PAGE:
DUNDALK, Md. - They've felt a pain no parent ever wants to imagine. They are parents whose children have been victims of murder. But together they find strength with an annual event that brings the tragically bonded closer to healing.
You'll find their faces on a t-shirt and hear their stories from the mothers who lost them too soon. Bernice Johnson lost her daughter, Baltimore City police officer Leslie Holliday, just before Christmas more than six years ago. She says, "Her boyfriend went to the house, shot the new boyfriend and her."
And on that December day in 2005, Johnson became a member of a club no mother ever wants to join. She became the parent of a murdered child, a description she wishes she never had to face, "Some days are okay. Some days are not okay. It's hard."
But on the days Johnson struggles, she and the others who gathered Sunday at the park at Turners Station in Baltimore County, have each other to lean on. It is here that members of Mothers of Murdered Sons (and daughters) gathers each year. Organizer Mildred Samy, whose son, Samuel Horne, was murdered in 2007, says, "It's a shame this organization is growing by leaps and bounds in recent years. It’s not something we're particularly proud of. But it was necessary to do it to help parents with this pain."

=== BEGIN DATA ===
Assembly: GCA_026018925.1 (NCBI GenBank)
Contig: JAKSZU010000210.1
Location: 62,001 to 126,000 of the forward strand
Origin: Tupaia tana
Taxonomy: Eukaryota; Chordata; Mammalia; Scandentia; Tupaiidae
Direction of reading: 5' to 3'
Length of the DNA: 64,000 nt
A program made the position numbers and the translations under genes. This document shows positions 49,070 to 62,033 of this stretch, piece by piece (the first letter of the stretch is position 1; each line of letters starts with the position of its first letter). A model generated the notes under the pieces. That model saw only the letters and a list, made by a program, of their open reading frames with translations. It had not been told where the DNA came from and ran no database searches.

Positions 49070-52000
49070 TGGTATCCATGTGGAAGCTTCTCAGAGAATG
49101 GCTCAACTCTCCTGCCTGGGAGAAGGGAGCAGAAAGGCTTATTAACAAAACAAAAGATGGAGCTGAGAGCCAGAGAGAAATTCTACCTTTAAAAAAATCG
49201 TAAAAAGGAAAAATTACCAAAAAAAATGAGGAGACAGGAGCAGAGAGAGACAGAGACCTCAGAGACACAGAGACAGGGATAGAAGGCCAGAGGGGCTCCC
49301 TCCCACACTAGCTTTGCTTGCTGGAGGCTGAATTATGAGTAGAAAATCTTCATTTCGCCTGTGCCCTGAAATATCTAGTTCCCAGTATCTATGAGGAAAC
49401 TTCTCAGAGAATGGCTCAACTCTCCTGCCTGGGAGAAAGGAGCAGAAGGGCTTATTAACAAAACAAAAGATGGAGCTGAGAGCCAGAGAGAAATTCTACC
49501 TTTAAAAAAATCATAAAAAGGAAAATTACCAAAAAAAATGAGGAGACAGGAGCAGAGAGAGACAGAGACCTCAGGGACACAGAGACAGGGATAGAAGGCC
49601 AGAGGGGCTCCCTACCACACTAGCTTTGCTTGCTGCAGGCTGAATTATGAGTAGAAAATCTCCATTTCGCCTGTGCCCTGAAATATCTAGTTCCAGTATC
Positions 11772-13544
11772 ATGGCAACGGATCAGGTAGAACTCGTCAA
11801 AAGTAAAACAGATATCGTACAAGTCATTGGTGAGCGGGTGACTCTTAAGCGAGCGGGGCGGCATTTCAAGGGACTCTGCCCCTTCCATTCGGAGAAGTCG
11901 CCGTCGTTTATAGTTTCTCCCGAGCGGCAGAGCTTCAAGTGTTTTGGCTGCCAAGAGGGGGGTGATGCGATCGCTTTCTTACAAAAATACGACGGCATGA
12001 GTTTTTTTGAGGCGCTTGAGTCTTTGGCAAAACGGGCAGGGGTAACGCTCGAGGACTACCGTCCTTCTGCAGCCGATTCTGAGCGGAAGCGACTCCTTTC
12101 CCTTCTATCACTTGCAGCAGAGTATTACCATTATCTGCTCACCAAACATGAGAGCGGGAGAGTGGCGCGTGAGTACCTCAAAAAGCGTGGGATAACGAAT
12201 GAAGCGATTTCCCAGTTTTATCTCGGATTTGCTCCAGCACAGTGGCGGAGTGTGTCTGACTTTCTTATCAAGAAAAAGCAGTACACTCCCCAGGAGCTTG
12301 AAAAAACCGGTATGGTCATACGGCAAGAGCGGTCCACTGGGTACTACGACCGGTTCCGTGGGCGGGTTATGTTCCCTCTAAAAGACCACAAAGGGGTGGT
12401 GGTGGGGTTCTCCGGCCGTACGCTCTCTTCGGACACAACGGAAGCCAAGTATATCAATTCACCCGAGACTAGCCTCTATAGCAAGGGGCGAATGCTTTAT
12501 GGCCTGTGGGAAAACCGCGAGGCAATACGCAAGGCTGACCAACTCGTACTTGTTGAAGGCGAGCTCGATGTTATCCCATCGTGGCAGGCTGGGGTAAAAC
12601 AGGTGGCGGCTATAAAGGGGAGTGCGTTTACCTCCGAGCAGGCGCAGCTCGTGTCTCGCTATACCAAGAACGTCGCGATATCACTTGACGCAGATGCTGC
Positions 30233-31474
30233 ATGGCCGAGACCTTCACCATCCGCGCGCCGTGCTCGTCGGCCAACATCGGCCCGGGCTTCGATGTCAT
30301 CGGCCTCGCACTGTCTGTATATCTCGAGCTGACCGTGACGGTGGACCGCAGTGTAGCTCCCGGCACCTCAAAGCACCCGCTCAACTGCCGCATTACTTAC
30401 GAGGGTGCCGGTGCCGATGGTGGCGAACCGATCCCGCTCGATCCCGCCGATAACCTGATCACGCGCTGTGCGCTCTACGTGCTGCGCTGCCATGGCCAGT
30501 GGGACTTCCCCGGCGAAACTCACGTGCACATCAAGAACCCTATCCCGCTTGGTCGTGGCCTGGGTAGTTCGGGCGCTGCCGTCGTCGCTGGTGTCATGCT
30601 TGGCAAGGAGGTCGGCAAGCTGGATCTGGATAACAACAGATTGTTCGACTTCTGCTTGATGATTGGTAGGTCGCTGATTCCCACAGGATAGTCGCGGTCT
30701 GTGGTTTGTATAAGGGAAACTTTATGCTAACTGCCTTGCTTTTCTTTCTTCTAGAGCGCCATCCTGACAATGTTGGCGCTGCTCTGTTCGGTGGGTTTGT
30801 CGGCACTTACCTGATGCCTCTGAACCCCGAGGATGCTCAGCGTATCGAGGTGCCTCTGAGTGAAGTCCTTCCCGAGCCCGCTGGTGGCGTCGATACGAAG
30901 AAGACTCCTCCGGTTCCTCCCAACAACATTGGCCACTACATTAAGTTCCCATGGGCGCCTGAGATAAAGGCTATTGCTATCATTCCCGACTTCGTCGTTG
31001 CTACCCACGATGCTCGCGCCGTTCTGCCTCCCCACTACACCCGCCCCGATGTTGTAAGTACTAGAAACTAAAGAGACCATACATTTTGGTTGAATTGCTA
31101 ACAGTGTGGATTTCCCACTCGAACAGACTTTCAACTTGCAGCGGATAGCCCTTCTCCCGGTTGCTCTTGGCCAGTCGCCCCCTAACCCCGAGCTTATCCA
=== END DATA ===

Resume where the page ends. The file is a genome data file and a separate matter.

To cope with the pain, the group holds an annual cookout and memorial. They honor those lost and sadly, welcome new parents who've come to join their ranks. Daphne Alston, whose son Tariq Alston was murdered four years ago in Edgewood, explains, "We want to take those tears and turn them into something positive, that's what our goal is."
In hopes of meeting their goals, members of the group meet up and also take their message to the community, trying to spread a message of anti-violence. Moms like Alston and Samy use the tragic stories of their own children, hoping the message hits home enough to keep someone else’s’ child from the same fate. Samy says, "This murder, this violence, it has to stop."
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